Not an all or nothing decision

Certainly if you are comfortable (and capable) of being your own financial advisor at retirement or any stage of life you should do it.  This is not an irreversible decision nor is there anything that says you can’t get help as needed.

For example you might hire a financial planner to help you do a financial plan and an overall review of your situation.  You might then do most of the day to day work and engage their services for a periodic review.  There are also financial planners who work on an hourly as needed basis for specific issues.

Whatever decision that you do make, try to be as objective as possible.  Have you done a good job with this in the past?  Will the benefits of the advice outweigh the fees involved?  Are you capable of doing this?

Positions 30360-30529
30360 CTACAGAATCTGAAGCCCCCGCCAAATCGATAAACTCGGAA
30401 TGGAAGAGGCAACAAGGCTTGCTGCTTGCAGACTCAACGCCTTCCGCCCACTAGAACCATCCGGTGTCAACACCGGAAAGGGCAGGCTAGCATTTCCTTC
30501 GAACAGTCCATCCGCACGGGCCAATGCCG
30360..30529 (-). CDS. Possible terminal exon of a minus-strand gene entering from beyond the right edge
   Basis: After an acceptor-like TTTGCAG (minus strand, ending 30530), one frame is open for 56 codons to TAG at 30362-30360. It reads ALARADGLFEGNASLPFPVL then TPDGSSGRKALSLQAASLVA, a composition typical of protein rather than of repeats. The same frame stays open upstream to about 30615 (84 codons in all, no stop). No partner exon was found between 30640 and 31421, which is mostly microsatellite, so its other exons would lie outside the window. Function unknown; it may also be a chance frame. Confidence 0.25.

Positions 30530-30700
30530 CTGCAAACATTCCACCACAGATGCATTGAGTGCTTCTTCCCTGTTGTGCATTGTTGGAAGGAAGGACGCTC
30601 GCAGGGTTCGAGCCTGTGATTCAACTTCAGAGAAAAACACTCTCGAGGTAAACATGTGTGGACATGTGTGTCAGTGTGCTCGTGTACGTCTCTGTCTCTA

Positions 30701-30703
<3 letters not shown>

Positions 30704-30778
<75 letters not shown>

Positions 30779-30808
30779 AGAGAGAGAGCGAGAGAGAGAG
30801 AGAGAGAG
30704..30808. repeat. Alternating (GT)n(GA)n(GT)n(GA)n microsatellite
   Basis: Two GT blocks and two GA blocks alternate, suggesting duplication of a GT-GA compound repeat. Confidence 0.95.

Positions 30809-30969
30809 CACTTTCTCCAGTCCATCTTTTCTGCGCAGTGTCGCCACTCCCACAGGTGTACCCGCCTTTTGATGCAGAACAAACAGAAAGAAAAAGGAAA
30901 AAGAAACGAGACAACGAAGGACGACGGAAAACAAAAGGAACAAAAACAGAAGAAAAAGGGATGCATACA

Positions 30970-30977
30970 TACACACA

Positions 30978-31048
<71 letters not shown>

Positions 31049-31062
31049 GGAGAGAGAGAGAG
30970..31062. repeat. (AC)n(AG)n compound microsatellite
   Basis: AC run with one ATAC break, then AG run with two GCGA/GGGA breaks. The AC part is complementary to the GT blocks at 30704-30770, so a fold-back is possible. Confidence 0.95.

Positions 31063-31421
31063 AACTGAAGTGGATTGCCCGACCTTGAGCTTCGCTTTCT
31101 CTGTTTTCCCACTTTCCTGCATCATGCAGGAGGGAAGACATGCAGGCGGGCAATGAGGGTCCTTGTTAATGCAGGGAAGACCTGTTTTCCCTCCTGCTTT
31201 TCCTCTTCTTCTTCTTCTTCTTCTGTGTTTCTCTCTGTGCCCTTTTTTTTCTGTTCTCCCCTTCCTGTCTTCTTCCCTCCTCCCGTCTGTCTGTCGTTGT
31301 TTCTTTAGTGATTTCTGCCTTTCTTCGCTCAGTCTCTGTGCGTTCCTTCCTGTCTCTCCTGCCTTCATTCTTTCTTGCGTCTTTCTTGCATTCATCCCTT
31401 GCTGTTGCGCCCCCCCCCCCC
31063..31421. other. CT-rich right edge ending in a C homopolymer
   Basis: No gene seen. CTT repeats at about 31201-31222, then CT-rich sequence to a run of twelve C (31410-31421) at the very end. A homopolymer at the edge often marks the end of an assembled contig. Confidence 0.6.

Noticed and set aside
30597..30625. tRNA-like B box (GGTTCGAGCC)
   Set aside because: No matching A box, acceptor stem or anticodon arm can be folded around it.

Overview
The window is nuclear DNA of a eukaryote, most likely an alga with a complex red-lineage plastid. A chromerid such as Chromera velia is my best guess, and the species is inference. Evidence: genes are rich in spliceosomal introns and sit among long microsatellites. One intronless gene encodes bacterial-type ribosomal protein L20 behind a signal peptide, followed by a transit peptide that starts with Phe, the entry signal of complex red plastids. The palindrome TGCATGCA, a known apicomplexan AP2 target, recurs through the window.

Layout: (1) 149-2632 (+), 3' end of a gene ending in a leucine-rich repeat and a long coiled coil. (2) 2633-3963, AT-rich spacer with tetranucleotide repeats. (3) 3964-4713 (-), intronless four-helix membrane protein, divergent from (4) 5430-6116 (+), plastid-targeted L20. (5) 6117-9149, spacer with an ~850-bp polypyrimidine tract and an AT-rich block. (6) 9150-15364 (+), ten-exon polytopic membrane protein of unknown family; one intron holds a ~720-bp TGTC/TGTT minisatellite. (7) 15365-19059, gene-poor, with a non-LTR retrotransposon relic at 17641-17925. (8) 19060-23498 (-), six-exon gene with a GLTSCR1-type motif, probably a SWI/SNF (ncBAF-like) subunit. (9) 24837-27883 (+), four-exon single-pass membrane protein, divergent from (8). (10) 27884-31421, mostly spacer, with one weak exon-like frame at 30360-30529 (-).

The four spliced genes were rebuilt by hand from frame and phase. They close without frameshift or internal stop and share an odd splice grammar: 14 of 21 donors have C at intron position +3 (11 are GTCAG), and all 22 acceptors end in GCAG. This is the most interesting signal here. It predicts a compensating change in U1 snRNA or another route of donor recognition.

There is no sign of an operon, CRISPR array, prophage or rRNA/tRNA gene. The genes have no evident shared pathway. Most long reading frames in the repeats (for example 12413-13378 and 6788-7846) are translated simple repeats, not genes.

Please contact me with any thoughts or suggestions about anything you’ve read here at The Chicago Financial Planner. Don’t miss any future posts, please subscribe via email. Please check out our resources page as well.  

7 Reasons to Avoid 401(k) Loans

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One of the features of many 401(k) plans is the ability for participants to take a loan against their balance.  There are rules governing what the loans can be used for, the number of loans that can be outstanding at one time, and the percentage of your account balance that can be borrowed.  Additionally there is a time limit by which these loans need to be repaid.

It is the decision of the organization sponsoring the plan whether or not to allow loans and also as to what they can be used for.  Typical reasons allowed are for college expenses for your children, medical expenses, the purchase of a home, or to prevent eviction from your home.